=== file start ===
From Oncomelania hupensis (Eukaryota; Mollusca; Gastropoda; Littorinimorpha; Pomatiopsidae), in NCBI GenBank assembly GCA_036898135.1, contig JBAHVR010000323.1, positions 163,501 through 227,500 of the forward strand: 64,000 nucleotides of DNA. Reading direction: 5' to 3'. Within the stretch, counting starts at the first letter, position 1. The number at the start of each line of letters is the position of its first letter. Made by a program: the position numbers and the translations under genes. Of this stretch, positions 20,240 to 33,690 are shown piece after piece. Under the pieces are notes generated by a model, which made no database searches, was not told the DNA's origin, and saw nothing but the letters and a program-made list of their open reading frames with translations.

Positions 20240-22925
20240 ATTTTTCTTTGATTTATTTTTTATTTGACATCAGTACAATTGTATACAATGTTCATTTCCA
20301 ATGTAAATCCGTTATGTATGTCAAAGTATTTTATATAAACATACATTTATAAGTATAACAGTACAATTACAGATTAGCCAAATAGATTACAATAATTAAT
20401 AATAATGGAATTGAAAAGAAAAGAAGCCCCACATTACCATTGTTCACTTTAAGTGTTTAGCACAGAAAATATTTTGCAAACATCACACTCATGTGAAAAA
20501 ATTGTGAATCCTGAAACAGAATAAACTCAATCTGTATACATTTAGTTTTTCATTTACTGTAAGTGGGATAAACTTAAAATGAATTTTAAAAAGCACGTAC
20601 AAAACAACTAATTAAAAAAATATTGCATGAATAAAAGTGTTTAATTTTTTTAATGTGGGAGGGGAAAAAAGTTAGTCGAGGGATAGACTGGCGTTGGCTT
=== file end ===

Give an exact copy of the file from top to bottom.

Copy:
From Oncomelania hupensis (Eukaryota; Mollusca; Gastropoda; Littorinimorpha; Pomatiopsidae), in NCBI GenBank assembly GCA_036898135.1, contig JBAHVR010000323.1, positions 163,501 through 227,500 of the forward strand: 64,000 nucleotides of DNA. Reading direction: 5' to 3'. Within the stretch, counting starts at the first letter, position 1. The number at the start of each line of letters is the position of its first letter. Made by a program: the position numbers and the translations under genes. Of this stretch, positions 20,240 to 33,690 are shown piece after piece. Under the pieces are notes generated by a model, which made no database searches, was not told the DNA's origin, and saw nothing but the letters and a program-made list of their open reading frames with translations.

Positions 20240-22925
20240 ATTTTTCTTTGATTTATTTTTTATTTGACATCAGTACAATTGTATACAATGTTCATTTCCA
20301 ATGTAAATCCGTTATGTATGTCAAAGTATTTTATATAAACATACATTTATAAGTATAACAGTACAATTACAGATTAGCCAAATAGATTACAATAATTAAT
20401 AATAATGGAATTGAAAAGAAAAGAAGCCCCACATTACCATTGTTCACTTTAAGTGTTTAGCACAGAAAATATTTTGCAAACATCACACTCATGTGAAAAA
20501 ATTGTGAATCCTGAAACAGAATAAACTCAATCTGTATACATTTAGTTTTTCATTTACTGTAAGTGGGATAAACTTAAAATGAATTTTAAAAAGCACGTAC
20601 AAAACAACTAATTAAAAAAATATTGCATGAATAAAAGTGTTTAATTTTTTTAATGTGGGAGGGGAAAAAAGTTAGTCGAGGGATAGACTGGCGTTGGCTT